DeSoto, Texas-based specialized and heavy-haul brokerage
Next Exit Logistics earlier this year arranged a move that ranks as the biggest in its history — a 100-ton Manitowoc crane, hauled by independent operators from Texas to Virginia.
At the origin point in Houston, ice storm Kronos made load-out work that much more cumbersome for the five trucks and 200,000-lb. piece of equipment, all told. On the back end, winter storm Leon hampered efforts at Chesapeake, the company says.
The fire-engine red Manitowoc 11000-1 crane was new and already disassembled for transport at pickup. The client in Chesapeake hired Next Exit because their team was able to arrange transport more quickly than the selling dealer, the company says.
While the crane’s boom and jib break down into several pieces ranging from 10- to 40-feet long, it’s the upper works that make the heaviest and widest load. This combo of cab, engine and crawlers that together make up the upper works weighed 90,588 pounds. And as you know if you’ve ever hauled oversize or overweight, “you can’t just load it and go,” says Next Exit President Chandler Magann. “The customer or the shipper has to do a lot of advanced planning. They can’t wait till the last second to hire a trucking company.” In the case of the red crane, the trucks took different routes depending on their permits. Most of the crane went through Louisiana, but the truck carrying the upper works traveled through Arkansas.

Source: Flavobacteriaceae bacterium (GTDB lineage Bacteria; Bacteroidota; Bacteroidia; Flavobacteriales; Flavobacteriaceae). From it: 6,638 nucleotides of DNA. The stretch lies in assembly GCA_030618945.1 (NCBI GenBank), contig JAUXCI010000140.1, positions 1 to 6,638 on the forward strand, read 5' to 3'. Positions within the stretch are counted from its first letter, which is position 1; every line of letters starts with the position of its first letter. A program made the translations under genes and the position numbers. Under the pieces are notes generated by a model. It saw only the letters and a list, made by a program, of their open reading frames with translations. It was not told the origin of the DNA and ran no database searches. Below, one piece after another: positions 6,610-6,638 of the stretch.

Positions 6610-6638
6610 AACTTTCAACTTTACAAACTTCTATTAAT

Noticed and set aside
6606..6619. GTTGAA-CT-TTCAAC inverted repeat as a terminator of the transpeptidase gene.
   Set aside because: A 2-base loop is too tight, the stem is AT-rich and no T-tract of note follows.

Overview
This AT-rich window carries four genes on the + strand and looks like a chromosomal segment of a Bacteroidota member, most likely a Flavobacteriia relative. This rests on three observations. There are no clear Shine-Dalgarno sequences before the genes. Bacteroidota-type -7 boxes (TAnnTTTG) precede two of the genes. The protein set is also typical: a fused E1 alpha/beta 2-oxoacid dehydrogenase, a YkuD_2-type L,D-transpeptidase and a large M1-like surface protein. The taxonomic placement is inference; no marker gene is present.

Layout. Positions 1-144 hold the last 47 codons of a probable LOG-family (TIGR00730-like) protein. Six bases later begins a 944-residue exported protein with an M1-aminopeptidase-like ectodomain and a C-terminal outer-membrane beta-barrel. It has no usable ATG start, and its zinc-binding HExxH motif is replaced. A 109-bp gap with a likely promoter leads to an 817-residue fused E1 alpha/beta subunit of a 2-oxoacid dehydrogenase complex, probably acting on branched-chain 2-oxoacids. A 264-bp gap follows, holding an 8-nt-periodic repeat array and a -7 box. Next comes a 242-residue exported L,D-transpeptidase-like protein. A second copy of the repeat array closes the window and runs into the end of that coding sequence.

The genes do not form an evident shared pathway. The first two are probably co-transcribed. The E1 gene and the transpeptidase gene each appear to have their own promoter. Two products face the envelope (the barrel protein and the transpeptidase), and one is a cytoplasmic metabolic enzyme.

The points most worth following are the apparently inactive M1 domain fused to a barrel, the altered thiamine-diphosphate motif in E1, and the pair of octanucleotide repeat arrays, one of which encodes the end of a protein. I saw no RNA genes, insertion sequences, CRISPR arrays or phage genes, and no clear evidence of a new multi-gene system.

Delays on I-10 at the Texas-Louisiana border, temporarily closed by the wintry conditions, threw a wrench into some of the trucks’ schedules. On the receiving end, the Virginia Department of Transportation had also shut down many roads. A civilian escort service was utilized to scout out a safe route through Virginia. Some of the duties of the private service were to escort the trucks, keeping the truck drivers apprised of obstacles in the road ahead and warning other motorists that something big was coming.
After the crane safely arrived at the Coastal Precast Systems job site, a crew from the factory came and assembled it. Soon the Manitowoc 11000-1 set to work driving piles on a pier that extends out into the Chesapeake Bay. Next Exit had a videographer on hand for the load, too — we’ll share the final results when they become available.
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